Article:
Megjelent az Art Limes Báb-Tár XXIX. száma

Art Limes | 2018-06-25

„A bábszínház lényege három partner találkozása: a színészé, a nézőé és a bábé. És nincs annak jelentősége, hogy a színész látható-e a néző számára vagy rejtetten, például egy paraván mögött játszik – ő akkor is mindig jelen van. ” (Halina Waszkiel)


1. Báb és hagyomány/Puppet and Tradition

Takács Ágnes: A titokzatos Pulcinella. A karakter eredetének kérdései és egy erre reflektáló előadás   The Mysterious Pulcinella. Questions on the Origin of the Character and a Reflective Performance

Borisz Goldovszkij: A csalogány meg a császár. Előszó helyett

The Nightingale and the Emperor. In Place of a Forward

Balogh Géza: Cseh–szlovák–magyar kapcsolatok a bábművészetben

Czech–Slovak–Hungarian Relationships in Puppetry

2. Báb és bábszínház/Puppet and Puppet Theater

Juhász Katalin: Mesélés kicsit másképp. Beszélgetés Badin Ádámmal

A New Twist on Old Stories. An Interview with Ádám Badin

Simon Annamária: „Olyan előadást akarok csinálni, amit jó szívvel és sokáig tudunk játszani…”    Ziránó Színház – Varga Péterrel és Pfeifer Zsófiával Hottón

I’d like to make a performance what we can play with all heart and for a long time…”  The Ziránó Theater – With Péter Varga and Zsófia Pfeifer in Hottó

3. Kitekintés/Outlook

Balogh Géza: A másik moszkvai bábszínház. A Tyeatr Kukol

The Other Moscow Puppet Theater

Goran Gavrić: Még egy sikeres év. Beszámoló a 24. Szabadkai Nemzetközi Gyermekszínházi Fesztiválról

Another Successful Year. Report on the 24th International Children’s Theater Festival in Subotica

4. Portrégaléria/Portrait Gallery

Lenka Dzadíková: A szlovák bábjátszás eleven emlékezete: Vladimír Predmerský jubileuma

Living Memory of Slovak Puppetry: Vladimir Predmerský’s Jubilee

Balogh Géza: István öcsémhez. Nánay István nyolcvanéves

To my younger brother: István Nánay Turns 80

5. Műhely/Workshop

Marek Waszkiel: Bábművészet a bábjáték után

Puppetry after the Puppet

6. Szemle/Review

John Bell: Az übermarionettektől a manökenig. Gondolatok Craigről és Kantorról

Übermarionettes and Mannequins. Thouths about Craig and Kantor

Balogh Géza: Bábszínházi folyóiratok Oroszországból

Russian Puppetry Journals

Goda Móni: Bábok / Emberek, Tárgyak.

Puppets, People, Objects

Mikita Gábor: Tervek és történetek. Bródy Vera könyvéről

Ideas and Stories. On Vera Bródy’s Book


Angol rezümék


 The character of Pulcinella is well-known throughout the world, as are the very similar figures Polichinelle, Punch, Petruska or Vitéz László (Brave László), all of whom are integral parts of European puppet plays. In Naples, Pulcinella is even revered as the city’s hero. This star character of European puppetry, however, brings along a host of questions.  In the first part of her article, the author deals with the following questions. Why is Pulicinella’s personality so complex? When and how was the character created? Was the first Pulicinella a glove puppet, a marionette or a commedia dell’arte character? What is the origin of the white clothes and black half-mask, and how does it differ from other similar figures? In his production, La nascità di Pulcinella (The Birth of Pulcinella), the Naples puppeteer Bruno Leone condenses the legends surrounding the character of Pulcinella and explains the uncertainties of the figure’s origin. The performance is neither pure puppetry nor commedia dell’arte, but, rather, can be interpreted as a combination of the two.  La nascità di Pulcinella reflects on the various forms of the Pulcinella character, making maximum use of the space provided and deploying different puppetry techniques. Not only the dramatic text, but also the interaction between puppeteer and puppet honor the mysteries and secrets of Pulcinella’s origin that are hidden in the figure itself.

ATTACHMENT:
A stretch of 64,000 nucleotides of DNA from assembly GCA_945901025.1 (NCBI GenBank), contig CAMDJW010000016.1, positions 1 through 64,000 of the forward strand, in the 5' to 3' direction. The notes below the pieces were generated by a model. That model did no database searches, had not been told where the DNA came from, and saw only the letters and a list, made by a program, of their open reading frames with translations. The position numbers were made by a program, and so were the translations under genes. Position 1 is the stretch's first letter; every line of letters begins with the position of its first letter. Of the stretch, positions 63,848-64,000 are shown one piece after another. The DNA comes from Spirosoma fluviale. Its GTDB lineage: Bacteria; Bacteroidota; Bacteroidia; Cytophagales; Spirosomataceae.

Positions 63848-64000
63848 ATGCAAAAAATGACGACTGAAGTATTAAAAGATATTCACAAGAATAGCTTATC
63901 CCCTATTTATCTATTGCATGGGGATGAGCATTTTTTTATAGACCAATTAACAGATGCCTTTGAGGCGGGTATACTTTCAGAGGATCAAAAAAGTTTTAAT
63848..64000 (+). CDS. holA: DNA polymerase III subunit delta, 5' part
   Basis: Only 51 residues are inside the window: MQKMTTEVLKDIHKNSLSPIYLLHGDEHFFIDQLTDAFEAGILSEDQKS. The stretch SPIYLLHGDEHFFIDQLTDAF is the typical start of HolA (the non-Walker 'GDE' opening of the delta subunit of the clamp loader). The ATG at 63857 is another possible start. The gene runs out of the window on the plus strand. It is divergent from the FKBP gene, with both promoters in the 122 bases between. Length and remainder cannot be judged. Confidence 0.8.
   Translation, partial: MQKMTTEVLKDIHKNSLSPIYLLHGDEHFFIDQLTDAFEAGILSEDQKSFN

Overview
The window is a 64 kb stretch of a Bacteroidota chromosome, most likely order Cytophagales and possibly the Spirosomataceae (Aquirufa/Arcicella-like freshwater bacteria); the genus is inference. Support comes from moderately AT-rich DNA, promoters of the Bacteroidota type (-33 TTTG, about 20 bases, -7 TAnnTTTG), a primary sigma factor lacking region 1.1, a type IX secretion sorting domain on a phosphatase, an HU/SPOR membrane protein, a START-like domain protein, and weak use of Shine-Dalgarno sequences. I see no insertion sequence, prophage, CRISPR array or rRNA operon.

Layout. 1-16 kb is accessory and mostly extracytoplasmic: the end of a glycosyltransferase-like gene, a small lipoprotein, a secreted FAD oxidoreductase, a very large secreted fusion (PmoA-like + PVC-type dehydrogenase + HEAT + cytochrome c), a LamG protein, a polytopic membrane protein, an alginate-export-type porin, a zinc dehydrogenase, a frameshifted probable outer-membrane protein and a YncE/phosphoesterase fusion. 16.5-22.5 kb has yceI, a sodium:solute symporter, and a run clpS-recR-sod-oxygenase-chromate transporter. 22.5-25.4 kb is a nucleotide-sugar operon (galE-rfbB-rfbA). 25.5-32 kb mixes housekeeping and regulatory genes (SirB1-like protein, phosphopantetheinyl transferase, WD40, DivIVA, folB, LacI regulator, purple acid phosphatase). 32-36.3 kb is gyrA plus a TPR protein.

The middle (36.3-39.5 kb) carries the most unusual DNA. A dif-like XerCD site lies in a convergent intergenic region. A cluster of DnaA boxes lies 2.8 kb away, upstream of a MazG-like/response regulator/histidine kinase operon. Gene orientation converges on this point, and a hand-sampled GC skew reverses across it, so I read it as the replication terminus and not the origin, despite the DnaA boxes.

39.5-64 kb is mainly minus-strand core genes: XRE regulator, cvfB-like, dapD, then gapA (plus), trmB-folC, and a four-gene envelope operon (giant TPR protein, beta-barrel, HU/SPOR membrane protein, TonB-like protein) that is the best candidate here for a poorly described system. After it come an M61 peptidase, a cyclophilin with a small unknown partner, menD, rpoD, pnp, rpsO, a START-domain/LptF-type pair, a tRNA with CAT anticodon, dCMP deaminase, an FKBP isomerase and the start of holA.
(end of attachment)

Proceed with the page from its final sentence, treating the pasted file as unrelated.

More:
In this article, Russian puppetry historian Boris Goldovsky recounts the first chapter of a documentary novel about Obrastsov. It may be the first article to touch on a delicate topic, the relationship of the great puppeteer to the political system in which he spent his entire life and the way the collapse of that system affected him in his old age. Obrastsov reacted to Perestroika by turning the Lenin statue in his study toward the wall. When the author asked him why he had done that, he replied, “The Bolsheviks tricked us. They promised Communism and look at what we have now!” Obrastsov never did anything he needed to be ashamed of. He merely accepted this corrupt-to-the-core dictatorship, under which he and millions of his fellow human beings were forced to live, but which at the same time pampered and adored him. More than likely, he believed the lies of the propaganda machine with the naivety of a young child. He was perhaps only shocked by the assassination of his master and idol, Meyerhold, or that of Mihoels several years later. The title of this chapter is The Nightingale and the Emperor. Both characters of Hans Christian Andersen’s tale remind one of Obrastscov’s life and fate. He was simultaneously emperor and nightingale. Not only was Obrastsov the singer of beautiful songs, caged by the Communist system, but Obrastsov, he was the Emperor, trapped in his spacious, comfortable Soviet golden palace. Perhaps it is not coincidental that this Andersen tale never appeared on the program of the Central Puppet Theater in Moscow.